Wednesday, March 17, 2010

Why 0% is Bad

In what is less and less of a news item, the Fed kept interest rates at 0% today. No change since December '08. No sign of tightening on the horizon.

So long as the economy remains deflationary in most sectors, particularly jobs and housing, in keeping with the Fed's mandate for price stability (yeah it is hard to keep a straight face while writing that), there is little alternative other than to keep rates at 0%.

So what is wrong then, in a deflationary environment, with just handing out money with the sole condition that the borrower has to pay it back, absent any interest? The problem is, it hurts all investments in the long run.

It directly hurts cash and treasury bonds, in terms of reducing interest payments there. But it indirectly hurts stocks as well. With interest rates on cash and bonds generally low in the 0-2% range, stock dividends no longer have to be as much to still be attractive investments. Price-earnings ratios for stocks can go way down and still be competitive in the 2-3% range, which drives the prices of stocks higher. Say a stock pays 50 cents in dividends per share per year. If you are looking for a return of 6%, each share would have to be priced at around $9 to be of interest. But in a climate where 3% is considered a competitive return, then the stock should sell okay at $17.50. The DJIA going up absent higher dividends simply means investors are willing to accept lower P/E ratios.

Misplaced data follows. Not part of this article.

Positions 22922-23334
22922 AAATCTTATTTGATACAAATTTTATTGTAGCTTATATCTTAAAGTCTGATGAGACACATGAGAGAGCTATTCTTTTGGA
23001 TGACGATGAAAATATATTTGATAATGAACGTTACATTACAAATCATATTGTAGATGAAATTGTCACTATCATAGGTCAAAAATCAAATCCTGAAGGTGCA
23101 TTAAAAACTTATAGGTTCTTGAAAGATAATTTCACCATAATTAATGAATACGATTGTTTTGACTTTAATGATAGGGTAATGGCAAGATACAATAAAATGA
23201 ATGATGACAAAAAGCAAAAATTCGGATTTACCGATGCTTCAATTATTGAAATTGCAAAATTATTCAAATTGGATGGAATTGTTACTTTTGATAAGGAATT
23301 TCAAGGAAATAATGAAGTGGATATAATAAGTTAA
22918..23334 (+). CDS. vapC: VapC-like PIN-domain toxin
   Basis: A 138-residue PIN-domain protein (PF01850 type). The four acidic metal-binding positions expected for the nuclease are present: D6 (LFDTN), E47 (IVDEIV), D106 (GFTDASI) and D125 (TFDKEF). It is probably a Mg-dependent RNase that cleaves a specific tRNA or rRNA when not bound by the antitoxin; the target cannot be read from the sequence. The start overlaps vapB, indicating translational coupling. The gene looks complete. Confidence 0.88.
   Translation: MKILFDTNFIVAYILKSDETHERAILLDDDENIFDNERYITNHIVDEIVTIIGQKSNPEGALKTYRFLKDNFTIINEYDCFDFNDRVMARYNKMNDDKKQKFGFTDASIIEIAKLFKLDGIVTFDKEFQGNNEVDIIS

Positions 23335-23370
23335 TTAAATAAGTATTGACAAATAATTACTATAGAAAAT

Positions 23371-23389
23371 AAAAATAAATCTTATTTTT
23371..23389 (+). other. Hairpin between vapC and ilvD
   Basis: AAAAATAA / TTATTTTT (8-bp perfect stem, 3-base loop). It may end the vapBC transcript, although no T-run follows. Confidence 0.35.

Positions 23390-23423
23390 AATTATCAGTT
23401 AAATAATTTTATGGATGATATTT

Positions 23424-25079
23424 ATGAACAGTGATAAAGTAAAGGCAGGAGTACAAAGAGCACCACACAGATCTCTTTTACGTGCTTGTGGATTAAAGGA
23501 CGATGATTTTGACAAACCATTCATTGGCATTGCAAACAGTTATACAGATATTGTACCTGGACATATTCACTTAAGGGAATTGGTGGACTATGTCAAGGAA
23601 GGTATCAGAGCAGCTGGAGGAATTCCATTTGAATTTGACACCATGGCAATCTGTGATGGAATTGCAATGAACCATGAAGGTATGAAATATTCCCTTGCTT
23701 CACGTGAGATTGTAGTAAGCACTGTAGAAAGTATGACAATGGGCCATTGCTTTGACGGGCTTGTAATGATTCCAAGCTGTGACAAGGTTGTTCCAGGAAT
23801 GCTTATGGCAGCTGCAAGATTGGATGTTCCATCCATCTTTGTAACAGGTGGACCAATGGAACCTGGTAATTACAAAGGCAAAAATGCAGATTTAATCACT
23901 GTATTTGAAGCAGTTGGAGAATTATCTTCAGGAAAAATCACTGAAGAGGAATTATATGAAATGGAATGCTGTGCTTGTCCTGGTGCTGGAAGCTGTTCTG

Now, if an investment bank can borrow money from the Fed at close to 0%, and invest it with a 3% return, well that is a good deal for doing no work and producing nothing of value. The Fed maintaining interest rates at 0% thus insures low yields for all investements.

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